Examples.  The WIDA (2009) presentation presented information with what type of examples must be used for teachers and students.  For teachers, the rubrics used for student learning must include illustrations for students so they can understand how the levels within the rubric are different.  Additionally, teachers must be willing to use student examples when introducing a topic or project so students can connect to the expectations while they are being discussed.  For students, teachers should be willing to grant access to the instruments that will be used to assess their performance.  In addition to the instrument availability, students should also be instructed in how to understand the rubrics and apply the information included on the rubrics to their own work.

Current skills, future goals, and integrated.  According to Cook (2009), teachers should dedicate a portion of their class time to ensure students are aware of their current capabilities and proficiencies.  Teachers should utilize time during conferences to underscore the abilities of the students.  While reviewing the current status of the students, the teacher should also seek to share the future goals of the students.  The discussion of the students’ future goals should be completed with precision so students can determine the exact path they need to take.  Cook (2009) stated that teachers need to be mindful to inform students of their “next steps” (p. 15) so the learning process can continue.  However, the same researcher noted that it is important to inform students in familiar terms of the next process in their learning progression.  While Cook (2009) inferred that formative assessments should not be exact replicas of other assessments used at the school, he did imply that formative assessments should be somewhat related with the other assessments.  According to Cook (2009), formative assessments should have a direct impact on the students’ performances on benchmark assessments.  The students’ performances on benchmarks should have a direct impact on the students’ performances on summative assessments.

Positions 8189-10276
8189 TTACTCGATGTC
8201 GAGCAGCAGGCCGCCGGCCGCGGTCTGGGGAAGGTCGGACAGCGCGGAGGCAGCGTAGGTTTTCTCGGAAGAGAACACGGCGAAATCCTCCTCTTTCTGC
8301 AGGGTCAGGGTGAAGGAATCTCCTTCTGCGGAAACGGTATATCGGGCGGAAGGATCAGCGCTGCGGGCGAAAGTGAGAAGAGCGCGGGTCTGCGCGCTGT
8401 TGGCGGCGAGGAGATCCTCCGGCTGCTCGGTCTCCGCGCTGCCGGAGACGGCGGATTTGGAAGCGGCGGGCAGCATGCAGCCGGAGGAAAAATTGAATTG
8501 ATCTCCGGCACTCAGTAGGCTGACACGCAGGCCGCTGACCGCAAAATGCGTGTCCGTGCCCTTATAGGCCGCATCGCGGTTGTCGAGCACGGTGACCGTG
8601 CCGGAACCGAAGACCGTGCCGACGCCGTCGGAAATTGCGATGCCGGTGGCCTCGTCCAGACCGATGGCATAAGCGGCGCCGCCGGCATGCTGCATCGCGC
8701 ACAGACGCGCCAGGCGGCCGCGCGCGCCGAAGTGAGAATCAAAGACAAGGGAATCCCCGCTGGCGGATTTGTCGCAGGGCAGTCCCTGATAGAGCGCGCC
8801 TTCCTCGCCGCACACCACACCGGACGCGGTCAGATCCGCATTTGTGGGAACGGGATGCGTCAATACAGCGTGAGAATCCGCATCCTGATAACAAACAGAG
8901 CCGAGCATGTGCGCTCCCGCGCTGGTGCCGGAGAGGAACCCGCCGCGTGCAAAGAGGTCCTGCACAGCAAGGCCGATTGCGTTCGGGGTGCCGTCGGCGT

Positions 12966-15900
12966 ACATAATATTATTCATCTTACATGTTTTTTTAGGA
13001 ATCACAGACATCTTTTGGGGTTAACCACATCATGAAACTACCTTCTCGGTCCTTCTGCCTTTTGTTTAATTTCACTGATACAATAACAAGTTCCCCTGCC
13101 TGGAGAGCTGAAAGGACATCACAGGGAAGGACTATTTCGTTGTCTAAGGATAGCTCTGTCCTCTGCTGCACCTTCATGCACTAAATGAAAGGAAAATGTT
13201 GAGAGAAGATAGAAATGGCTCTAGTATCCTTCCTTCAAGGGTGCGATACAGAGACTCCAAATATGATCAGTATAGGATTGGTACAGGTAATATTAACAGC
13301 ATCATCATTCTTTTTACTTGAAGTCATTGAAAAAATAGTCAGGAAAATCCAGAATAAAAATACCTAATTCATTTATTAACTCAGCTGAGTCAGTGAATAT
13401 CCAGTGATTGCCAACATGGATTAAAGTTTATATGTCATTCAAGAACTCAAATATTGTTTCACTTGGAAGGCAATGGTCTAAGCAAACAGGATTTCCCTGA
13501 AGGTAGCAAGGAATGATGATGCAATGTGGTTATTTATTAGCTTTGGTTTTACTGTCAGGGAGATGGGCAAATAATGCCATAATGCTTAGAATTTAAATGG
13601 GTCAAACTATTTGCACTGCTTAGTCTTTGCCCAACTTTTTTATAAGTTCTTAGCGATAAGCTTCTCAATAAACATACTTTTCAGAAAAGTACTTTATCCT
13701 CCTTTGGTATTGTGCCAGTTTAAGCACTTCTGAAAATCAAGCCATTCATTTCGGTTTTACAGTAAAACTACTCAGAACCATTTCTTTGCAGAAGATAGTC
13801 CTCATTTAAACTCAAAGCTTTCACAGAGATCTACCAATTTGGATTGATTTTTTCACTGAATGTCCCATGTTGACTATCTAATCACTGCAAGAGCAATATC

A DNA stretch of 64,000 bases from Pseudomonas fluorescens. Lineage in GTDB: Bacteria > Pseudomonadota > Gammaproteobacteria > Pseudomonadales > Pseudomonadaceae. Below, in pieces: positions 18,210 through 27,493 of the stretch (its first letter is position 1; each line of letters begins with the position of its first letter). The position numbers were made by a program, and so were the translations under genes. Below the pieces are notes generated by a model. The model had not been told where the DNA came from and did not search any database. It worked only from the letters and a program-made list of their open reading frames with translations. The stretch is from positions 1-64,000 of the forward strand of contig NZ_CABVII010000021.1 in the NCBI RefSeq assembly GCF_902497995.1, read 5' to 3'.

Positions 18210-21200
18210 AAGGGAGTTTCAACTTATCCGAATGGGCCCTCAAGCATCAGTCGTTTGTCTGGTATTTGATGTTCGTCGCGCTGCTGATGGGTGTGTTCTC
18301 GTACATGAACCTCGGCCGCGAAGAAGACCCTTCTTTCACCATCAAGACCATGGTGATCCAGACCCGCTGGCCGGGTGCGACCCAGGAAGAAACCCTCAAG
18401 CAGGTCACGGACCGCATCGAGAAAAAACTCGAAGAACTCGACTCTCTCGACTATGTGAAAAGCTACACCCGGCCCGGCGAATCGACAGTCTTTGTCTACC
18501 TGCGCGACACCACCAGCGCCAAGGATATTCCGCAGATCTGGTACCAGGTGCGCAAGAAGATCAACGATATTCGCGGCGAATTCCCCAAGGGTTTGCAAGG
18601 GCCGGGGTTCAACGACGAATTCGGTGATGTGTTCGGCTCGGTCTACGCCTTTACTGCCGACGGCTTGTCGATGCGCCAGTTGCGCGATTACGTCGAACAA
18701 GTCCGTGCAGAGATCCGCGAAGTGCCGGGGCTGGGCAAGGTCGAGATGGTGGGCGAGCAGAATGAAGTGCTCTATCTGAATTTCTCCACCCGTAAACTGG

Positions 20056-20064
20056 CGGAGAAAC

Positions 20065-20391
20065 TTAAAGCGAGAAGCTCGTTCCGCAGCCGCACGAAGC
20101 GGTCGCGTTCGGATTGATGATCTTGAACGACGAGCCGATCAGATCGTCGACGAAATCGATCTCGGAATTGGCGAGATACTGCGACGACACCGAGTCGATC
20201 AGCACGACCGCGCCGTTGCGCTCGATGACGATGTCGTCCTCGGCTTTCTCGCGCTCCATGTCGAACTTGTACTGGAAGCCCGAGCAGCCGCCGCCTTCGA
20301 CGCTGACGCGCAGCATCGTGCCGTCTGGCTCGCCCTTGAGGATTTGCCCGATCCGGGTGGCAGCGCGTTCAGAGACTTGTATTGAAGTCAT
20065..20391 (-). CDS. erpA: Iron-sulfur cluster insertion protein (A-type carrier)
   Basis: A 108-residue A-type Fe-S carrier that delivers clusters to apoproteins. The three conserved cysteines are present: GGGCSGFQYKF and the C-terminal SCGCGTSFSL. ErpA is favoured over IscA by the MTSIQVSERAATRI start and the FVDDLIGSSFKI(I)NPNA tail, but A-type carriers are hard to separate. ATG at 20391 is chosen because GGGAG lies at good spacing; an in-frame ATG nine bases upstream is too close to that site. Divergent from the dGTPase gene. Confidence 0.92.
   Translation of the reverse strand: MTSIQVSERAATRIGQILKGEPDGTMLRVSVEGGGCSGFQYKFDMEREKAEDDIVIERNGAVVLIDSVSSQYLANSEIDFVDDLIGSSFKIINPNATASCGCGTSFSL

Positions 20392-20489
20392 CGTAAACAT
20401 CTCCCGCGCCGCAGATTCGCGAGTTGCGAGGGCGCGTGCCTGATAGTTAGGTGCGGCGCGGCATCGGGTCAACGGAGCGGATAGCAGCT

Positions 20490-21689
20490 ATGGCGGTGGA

Dynamic and rigorous professional development.  Cook (2009) alluded to the fact that formative assessments should not be difficult for teachers to administer to students.  In fact, the researcher implied that formative assessments should easily conform to the regular classroom schedule.  Formative assessments should not have to be scheduled or done outside of the regular instructional setting.

 

NC FALCON. Teachers in North Carolina are currently completing staff development to ensure the teachers in the state understand the importance of formative assessment (NCDPI, 2011).  The staff development initiative is referred to as NC FALCON.  This acronym stands for North Carolina’s Formative Assessment Learning Community’s Online Network.  NC FALCON, which is delivered online, has participants complete the program in modules.  The local school districts select personnel, usually instructional coaches, to help facilitate the program.  The goal of this program is to get every teacher in the state to a point where they see the value of formative assessment and begin to use it as a daily practice in their classroom.

My school is has just completed the first of four modules for NC FALCON. The first module was received well by the teachers. I am anxious to see what classroom changes come about as a result of NC FALCON.

 

Cook, H. G. (2009).  Formative assessment: Best practices part one.  Presentation at the Elluminate Session, Pennsylvania Department of Education.

National Research Council. (1996).  National science education standards. Washington, DC: National Academy Press.

North Carolina Department of Public Instruction. (2011).  NC FALCON.  Retrieved from www.ncpublicschools.org/acre/falcon

Stiggins, R. J. (2002).  Assessment crisis: The absence of assessment for learning.  Phi Delta Kappan, 83(10), 758-765.

World-Class Instructional Design and Assessment. (2009).  Focus of formative assessment.  Wisconsin Center of Education Research, 1(2).  Retrieved from www.wida.us/resources/focus/Bulletin2.pdf

 

Continuing the Discussion